The Nasdaq 100 (NDX) half-hourly (30-minute) chart is seen below. The up trendline has a sufficient number of lows to construct it. This up trendline cuts through one low also. The upper channel line has better definition than the SPX upper channel line (in the chart above) with three connecting peaks. The 3rd and most recent high reversed from the upper channel line.

USE OF HOURLY CHARTS:
I strongly favor the use of hourly (60-minute) charts, rather than half-hourly (30-minute) charts, since I find that hourly charts better show short-term trends. For example and starting with the S&P 500 (SPX) chart below:

There is a DOWN trendline apparent on the hourly chart below and the second point (of/on that line) was made today as highlighted by the red down arrow. Not that this line would not also appear with the use of a 30-minute chart. Hourly charts do tend to better show the unfolding trend in my opinion.

The same down trendline does NOT appear on the hourly Nasdaq 100 (NDX) chart. The key technical aspect of the NDX hourly chart below is the up trendline intersecting currently near 1560. As long as this line is not pierced, at least not by more than a single 'bar' or single hourly low, the uptrend is intact.

In an uptrend we are most concerned about whether to stay with bullish trading strategies; and, where to buy on pullbacks. For example, the ideal place to buy index calls is on pullbacks to an up trendline.

You can watch to see if that trendline has 'held'; i.e., defined an area where buying interest again comes in. At that point, on pullbacks to an up trendline, we assume upside potential and the prospects of a rebound are better than average. And, this strategy allows use of a 'tight' protective or exiting stop point, at just under the trendline; e.g., 3 points under.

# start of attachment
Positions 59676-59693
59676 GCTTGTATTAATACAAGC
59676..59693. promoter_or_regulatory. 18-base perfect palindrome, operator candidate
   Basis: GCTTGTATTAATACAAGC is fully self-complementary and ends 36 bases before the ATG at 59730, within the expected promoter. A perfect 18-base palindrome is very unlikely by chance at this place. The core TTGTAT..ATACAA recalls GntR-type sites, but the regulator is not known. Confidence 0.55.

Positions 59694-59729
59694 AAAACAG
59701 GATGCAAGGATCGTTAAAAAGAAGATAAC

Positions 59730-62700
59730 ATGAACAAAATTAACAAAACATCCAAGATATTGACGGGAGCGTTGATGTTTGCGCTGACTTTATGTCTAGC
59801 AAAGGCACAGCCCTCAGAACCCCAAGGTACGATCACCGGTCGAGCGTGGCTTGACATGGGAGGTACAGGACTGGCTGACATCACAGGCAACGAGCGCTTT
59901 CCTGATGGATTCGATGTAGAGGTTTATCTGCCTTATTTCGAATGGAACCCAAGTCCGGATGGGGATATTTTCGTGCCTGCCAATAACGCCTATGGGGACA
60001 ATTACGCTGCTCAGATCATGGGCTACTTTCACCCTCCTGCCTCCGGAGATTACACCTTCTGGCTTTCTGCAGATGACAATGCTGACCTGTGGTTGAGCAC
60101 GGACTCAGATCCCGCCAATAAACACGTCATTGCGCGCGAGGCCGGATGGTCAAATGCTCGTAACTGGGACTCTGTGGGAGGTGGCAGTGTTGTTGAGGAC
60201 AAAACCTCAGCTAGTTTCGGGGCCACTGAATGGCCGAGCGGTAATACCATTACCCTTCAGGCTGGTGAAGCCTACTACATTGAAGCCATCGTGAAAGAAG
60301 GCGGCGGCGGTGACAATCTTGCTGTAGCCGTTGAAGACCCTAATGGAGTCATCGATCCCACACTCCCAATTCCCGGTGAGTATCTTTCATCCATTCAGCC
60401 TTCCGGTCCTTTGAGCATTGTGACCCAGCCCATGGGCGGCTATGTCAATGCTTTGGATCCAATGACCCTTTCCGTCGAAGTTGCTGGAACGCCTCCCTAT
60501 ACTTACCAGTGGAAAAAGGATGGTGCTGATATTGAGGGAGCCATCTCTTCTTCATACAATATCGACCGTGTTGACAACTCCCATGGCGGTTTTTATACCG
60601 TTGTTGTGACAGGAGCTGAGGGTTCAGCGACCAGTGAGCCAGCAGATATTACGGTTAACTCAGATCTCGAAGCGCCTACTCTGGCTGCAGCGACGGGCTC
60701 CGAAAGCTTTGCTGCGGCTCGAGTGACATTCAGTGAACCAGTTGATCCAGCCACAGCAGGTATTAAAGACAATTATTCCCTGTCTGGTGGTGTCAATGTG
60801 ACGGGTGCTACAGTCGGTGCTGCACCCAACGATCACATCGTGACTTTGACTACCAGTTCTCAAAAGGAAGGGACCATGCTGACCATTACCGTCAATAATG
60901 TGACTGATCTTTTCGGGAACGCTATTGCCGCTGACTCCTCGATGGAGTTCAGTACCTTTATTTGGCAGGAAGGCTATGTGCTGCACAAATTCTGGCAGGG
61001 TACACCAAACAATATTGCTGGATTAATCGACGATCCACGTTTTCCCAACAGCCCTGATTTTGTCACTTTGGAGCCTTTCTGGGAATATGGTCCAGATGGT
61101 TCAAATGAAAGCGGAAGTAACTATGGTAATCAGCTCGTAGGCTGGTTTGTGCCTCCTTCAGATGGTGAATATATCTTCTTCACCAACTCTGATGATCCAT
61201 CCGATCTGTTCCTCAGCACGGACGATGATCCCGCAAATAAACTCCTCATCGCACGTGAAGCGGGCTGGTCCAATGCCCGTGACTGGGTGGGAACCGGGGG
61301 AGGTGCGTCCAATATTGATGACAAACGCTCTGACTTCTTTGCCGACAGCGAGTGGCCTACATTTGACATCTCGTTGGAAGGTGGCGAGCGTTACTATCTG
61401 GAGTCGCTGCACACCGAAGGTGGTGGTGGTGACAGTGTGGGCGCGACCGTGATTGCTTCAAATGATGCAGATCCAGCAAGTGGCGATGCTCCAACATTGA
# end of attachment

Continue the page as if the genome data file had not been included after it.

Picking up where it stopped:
IF YOU CAN'T FIND A SIMILAR TRENDLINE ON ONE INDEX, LOOK FURTHER

If we've seen a down trendline on one of the S&P charts, such as was apparent in SPX and a similar trendline is NOT seen on the Nasdaq 100 (NDX), it's of potential interest to look at the related Nasdaq Composite (COMP) Index.

On the hourly COMP chart below, a down trendline intersects currently around 2145. This line intersects a progressive lower level over time of course. Such a down trendline should or may define a more stubborn area of resistance; a place where we would want to be alert to a trend reversal.

By the way, I would extend this comment and observation to looking also at the other principle S&P index, the S&P 100 or OEX. An even better 'defined' (a greater number of highs) down trendline is apparent on the OEX hourly chart. Today's downside reversal started right from (you guessed it!) this line. Imagine that.

Whether today's reversal means that the OEX will remain in a downtrend is not known. We can say is that the downtrend pattern in OEX remains intact; and is not reversed until there is an hourly close above 555.

In effect an uptrend has NOT been achieved until OEX pierces 555. In the case of the Nasdaq Composite Index chart (shown prior to this last one above), an upside breakout or reversal of the recent downtrend, is not achieved unless COMP rallies above 2145 current or wherever the down trendline intersects later on; e.g., 2140, etc.

** E-MAIL QUESTIONS/COMMENTS **
Please send any technical and Index-related questions for possible use in my next Trader's Corner article to Click here to email Leigh Stevens Support [at] OptionInvestor.com with 'Leigh Stevens' in the Subject line.

** Good Trading Success! **
 

Trader's Corner Archives